TV Pioneers

Try to imagine a world without Lucille Ball, Fred Rogers, Steve Allen, Gracie Allen, or Captain Kangaroo. A dark and dismal planet where no one had heard of Bill Cosby or Walt Disney, of Hanna-Barbera or Merv Griffin, where the names Johnny Carson, Edward R. Murrow, Lorne Michaels and Groucho Marx meant nothing. Think of where we’d be without Carol Burnett, and Mary Tyler Moore.

Like the medium that made them stars, the pioneers of television weren’t just performers, they were revolutionaries. Whether they were proving the worth of children, women, minorities or Elvis, people like Fred Rogers, Freddie Prinze, Carl Reiner, Roseanne Barr and Ed Sullivan used drama and humor, sometimes gentle, sometimes barbed, to prod American society into the modern age.

They knew what the rest of America soon learned—that entertainment is the most effective way to ensure progress and that box in the living room may be the most powerful tool we have. A tool folks as disparate as Desi Arnaz, Gene Roddenberry, Aaron Spelling and Danny Thomas have used to change the world.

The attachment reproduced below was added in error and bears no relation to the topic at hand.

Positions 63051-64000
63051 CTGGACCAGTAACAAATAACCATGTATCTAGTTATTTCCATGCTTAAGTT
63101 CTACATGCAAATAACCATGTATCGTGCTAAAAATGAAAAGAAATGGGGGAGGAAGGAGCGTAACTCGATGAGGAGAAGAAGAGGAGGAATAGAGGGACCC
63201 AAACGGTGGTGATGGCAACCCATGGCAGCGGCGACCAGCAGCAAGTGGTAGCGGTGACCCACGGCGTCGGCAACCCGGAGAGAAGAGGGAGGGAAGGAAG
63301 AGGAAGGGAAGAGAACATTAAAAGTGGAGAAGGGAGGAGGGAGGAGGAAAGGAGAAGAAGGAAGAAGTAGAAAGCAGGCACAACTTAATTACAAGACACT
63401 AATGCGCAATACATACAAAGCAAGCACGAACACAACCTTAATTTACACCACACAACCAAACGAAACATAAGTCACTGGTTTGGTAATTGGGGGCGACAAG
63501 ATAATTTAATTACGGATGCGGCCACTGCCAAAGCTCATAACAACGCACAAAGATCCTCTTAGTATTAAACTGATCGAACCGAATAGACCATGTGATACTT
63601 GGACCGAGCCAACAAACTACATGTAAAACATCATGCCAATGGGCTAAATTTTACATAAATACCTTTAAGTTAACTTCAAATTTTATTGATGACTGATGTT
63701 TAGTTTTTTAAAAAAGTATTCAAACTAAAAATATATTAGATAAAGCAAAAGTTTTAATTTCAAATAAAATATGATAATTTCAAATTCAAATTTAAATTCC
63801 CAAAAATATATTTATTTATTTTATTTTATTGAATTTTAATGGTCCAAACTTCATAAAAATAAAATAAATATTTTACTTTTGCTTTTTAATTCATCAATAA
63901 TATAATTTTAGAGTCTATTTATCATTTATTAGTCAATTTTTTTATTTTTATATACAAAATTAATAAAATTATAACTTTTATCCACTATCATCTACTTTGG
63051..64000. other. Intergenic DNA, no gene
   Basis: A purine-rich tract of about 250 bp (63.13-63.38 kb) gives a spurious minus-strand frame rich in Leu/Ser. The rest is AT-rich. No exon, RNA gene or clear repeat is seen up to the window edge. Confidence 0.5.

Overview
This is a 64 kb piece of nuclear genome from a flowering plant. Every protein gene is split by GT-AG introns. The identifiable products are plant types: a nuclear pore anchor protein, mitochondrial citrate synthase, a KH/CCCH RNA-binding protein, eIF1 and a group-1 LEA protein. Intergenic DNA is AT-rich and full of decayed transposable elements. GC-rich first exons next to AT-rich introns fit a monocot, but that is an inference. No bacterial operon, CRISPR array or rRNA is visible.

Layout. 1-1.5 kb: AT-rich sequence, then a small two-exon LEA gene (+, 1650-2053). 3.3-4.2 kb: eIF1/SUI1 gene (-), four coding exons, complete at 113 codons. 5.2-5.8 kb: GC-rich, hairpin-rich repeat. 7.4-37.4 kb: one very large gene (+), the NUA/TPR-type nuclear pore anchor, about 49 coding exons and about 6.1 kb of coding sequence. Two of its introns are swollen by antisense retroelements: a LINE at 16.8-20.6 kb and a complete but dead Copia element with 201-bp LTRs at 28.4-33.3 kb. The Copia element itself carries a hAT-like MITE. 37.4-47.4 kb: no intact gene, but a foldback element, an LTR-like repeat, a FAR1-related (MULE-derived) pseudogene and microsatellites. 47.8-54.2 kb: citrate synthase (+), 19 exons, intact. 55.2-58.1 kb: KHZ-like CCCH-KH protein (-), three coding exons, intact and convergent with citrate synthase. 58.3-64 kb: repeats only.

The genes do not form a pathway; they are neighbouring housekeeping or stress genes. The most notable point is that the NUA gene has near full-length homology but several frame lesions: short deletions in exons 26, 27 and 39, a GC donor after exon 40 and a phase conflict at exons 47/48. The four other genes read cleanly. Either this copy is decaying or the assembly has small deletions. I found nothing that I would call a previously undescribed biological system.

— Mary McNamara, who has been The Times' television critic since 2007

If you do not see the person you are looking for below please search our complete list of the stars on the Walk of Fame. And, if you haven’t yet, check out The Times virtual tour of the stars.

Two thoughts about TV Pioneers

Share a thought about The Times’ “TV Pioneers” category

  • Which star best represents the group?
  • Does everyone here deserve to be on the list?
  • Who has been overlooked?